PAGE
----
Cooking School Provides Hope for Future

20 February 2024

When Clarissa Haglid completed culinary school at the Delaware Food Bank last summer, it was the first time she had graduated from anything in her life.

Just a few years earlier, a goal like that did not seem within reach. In 2020, she was charged with armed robbery and later sentenced to prison. Haglid told VOA that she "lost everything," including the custody of her children.

As she approached the end of her four-year prison sentence, she learned about a restaurant service training program available to people in jail. Haglid started attending culinary school classes at the Food Bank in Newark, Delaware, when she received permission to take part in the work-release program. Through the 14-week program, students learned cooking and life skills to prepare them for a job in the restaurant or hospitality industry.

Clarissa Haglid, a graduate of the culinary school at the Delaware Food Bank, in the food bank's kitchen on February 7, 2024. Haglid received an apprenticeship at a nearby hotel following her completion of the program. (Dan Novak/VOA)
Clarissa Haglid, a graduate of the culinary school at the Delaware Food Bank, in the food bank's kitchen on February 7, 2024. Haglid received an apprenticeship at a nearby hotel following her completion of the program. (Dan Novak/VOA)

Some of the students currently at Newark were incarcerated like Haglid. Others are in substance abuse recovery programs or underemployed, meaning they have been out of the workforce for a long time, said Anna McDermott. She is the Food Bank's Chief Impact Officer.

Haglid and other students learned how to use knives in cooking, correct food preparation, and how to make the five foundational "mother" sauces and other skills. The program also teaches teamwork, work ethic and time management.

Those kinds of life skills, also called "soft skills," are taught to "make sure that folks are really familiar with what is expected of them in the workplace to maintain employment," McDermott said. "Getting a job is the easiest part, sometimes. It's maintaining that job."

At the end of the program, students are provided an entry-level job through the state restaurant association. Haglid is an apprentice at a nearby hotel, where she receives a paycheck and additional training as a cook.

"This program meant everything to me was a way for me to get not my life back, but a life to begin with," Haglid said. Attending the culinary school started to "bridge the gap of restoration between me and my kids."

Haglid was able to attend the classes through a U.S. Department of Labor program called HOPES, Hospitality Opportunities for People Reentering Society. HOPES is operated through the National Restaurant Association Education Foundation (NRAEF), an industry group, which partners with community organizations like the Delaware Food Bank. The group's goal with HOPES is to get incarcerated people training and jobs in the restaurant industry.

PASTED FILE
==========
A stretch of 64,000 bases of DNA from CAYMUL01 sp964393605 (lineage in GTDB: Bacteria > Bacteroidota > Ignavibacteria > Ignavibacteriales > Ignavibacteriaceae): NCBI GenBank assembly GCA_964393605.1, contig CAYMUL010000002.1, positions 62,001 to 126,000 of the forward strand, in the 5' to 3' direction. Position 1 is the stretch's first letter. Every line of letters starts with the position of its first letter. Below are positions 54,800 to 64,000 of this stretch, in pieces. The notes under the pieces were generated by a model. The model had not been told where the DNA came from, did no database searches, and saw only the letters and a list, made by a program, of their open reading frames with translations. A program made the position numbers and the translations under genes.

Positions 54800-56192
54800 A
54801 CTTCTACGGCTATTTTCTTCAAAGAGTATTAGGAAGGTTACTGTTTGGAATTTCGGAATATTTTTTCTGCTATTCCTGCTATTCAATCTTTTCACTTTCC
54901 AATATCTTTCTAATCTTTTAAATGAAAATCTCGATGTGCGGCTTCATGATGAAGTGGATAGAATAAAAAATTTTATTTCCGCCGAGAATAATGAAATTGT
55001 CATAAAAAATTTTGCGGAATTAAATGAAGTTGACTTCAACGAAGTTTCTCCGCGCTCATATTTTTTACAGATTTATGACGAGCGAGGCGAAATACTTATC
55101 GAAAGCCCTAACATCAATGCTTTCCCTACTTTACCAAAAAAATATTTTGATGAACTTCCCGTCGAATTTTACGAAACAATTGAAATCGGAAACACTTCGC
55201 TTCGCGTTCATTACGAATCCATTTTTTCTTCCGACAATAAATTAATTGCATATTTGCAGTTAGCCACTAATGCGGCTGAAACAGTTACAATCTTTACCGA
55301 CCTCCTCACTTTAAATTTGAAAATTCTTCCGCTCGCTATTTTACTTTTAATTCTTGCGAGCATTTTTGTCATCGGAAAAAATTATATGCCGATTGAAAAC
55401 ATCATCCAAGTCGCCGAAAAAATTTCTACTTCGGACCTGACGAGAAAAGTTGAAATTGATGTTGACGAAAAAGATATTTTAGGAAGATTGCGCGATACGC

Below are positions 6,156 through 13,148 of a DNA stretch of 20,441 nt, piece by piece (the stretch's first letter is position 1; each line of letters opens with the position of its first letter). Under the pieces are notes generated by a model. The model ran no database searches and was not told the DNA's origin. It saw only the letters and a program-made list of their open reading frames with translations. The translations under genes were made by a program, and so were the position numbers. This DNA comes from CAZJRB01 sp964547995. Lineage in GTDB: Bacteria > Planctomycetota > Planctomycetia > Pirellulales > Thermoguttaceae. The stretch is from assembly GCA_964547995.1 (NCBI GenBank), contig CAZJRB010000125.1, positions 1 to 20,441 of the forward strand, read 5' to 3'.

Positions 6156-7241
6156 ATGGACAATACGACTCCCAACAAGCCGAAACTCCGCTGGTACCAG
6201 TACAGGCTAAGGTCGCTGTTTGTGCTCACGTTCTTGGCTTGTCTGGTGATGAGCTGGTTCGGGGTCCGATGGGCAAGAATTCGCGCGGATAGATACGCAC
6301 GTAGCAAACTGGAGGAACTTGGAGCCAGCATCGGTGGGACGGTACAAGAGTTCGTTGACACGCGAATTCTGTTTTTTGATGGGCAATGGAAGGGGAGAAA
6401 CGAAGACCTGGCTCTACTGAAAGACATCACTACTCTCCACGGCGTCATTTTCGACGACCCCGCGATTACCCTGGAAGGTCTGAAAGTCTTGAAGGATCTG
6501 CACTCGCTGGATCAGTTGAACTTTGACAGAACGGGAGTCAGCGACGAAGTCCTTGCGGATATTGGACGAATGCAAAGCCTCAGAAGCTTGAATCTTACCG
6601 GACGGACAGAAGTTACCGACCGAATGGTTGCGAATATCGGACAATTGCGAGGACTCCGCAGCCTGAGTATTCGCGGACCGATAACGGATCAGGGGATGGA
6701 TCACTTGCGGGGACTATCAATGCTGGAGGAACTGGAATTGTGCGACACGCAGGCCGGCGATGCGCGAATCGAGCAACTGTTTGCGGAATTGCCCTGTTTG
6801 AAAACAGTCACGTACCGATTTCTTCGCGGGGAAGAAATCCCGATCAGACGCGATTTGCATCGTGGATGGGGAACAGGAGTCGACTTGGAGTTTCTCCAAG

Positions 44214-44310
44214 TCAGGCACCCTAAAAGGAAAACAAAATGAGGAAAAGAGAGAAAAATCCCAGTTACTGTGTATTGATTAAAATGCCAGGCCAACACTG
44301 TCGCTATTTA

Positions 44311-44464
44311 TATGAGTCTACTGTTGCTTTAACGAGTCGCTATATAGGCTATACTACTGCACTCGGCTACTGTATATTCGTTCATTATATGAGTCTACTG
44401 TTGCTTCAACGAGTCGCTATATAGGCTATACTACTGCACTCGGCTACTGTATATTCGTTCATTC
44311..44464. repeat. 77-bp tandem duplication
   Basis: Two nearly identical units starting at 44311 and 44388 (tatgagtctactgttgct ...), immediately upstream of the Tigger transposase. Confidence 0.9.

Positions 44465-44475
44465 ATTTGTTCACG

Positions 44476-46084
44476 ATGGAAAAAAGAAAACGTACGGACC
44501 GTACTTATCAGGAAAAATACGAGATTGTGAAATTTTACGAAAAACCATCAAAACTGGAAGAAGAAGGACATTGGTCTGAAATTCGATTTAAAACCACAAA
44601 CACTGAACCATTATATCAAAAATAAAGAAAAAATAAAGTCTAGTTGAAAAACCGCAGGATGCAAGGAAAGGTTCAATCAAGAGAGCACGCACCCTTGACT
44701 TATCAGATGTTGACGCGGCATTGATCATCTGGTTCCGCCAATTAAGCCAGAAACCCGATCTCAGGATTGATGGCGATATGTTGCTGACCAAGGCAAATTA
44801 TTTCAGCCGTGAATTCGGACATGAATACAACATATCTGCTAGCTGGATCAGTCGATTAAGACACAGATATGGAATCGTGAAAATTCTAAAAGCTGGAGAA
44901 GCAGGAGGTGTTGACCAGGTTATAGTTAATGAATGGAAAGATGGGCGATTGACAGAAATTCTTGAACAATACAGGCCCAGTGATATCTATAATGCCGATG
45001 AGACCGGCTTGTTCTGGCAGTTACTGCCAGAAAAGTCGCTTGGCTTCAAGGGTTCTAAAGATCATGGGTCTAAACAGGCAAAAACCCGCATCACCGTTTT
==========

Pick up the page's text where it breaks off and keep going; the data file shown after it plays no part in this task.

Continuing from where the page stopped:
Rob Gifford is president of the NRAEF. He said restaurant jobs help prevent recidivism, the word for returning to prison. Gifford said food service jobs help people released from prison get work and a way to earn money as soon as possible.

Food service, he said, has a "relatively low barrier to entry," compared to other jobs that might require more training. Since prisons provide food service, there is already a place to provide training. And unlike other work, restaurant jobs often do not require college or even high school degrees.

"We're allowing these individuals to get on their feet quickly via the restaurant industry, but we're giving them ... transferable skills," Gifford said. "When they decide they're ready to move on to their next opportunity... they're positioned for success."

Employment for formerly imprisoned people is very important to prevent recidivism. The NRAEF says that formerly imprisoned people who maintained a job for the first year following their release had a 16 percent recidivism rate over three years. That is compared to a 52 percent recidivism rate for those that did not maintain employment. The unemployment rate for people formerly incarcerated is more than six times the national rate.

Gifford said about 1000 people have gone through the HOPES program nationwide, and two-thirds are currently employed.

Haglid, who said she is regaining custody of her children, plans to continue her work in restaurants and one day lead a kitchen as a chef. She also said she wants to support the educational and job training programs that helped her find work. She said the programs are needed to prevent recidivism and provide hope for the future.

"When you realize you have the ability to learn, (it) almost creates a hunger in you where you want to absorb as much as you possibly can," Haglid said. "You begin to have a drive that you never had before."

I'm Dan Novak.

Dan Novak wrote this story for VOA Learning English.


Words in This Story

culinary –adj. related to cooking and the restaurant industry

custody — n. the legal right to take care of a child

incarcerated — adj. currently or previously in prison

work ethic –n. the idea that work and employment is good, moral and gives people purpose and meaning

management –n. the ability to plan, organize or supervise something

hospitality — adj.(industry) related to the business of restaurants, hotels, travel and tourism

apprentice — n. a person who is in training for a trade which is learned from an established tradesman

restore — v. to bring a person back to a position or something back to a former condition

transferable skill — n. skills that can be used in everyday life or in any job

opportunity — n. a chance for a new job, project or activity

absorb –v. to take in or learn something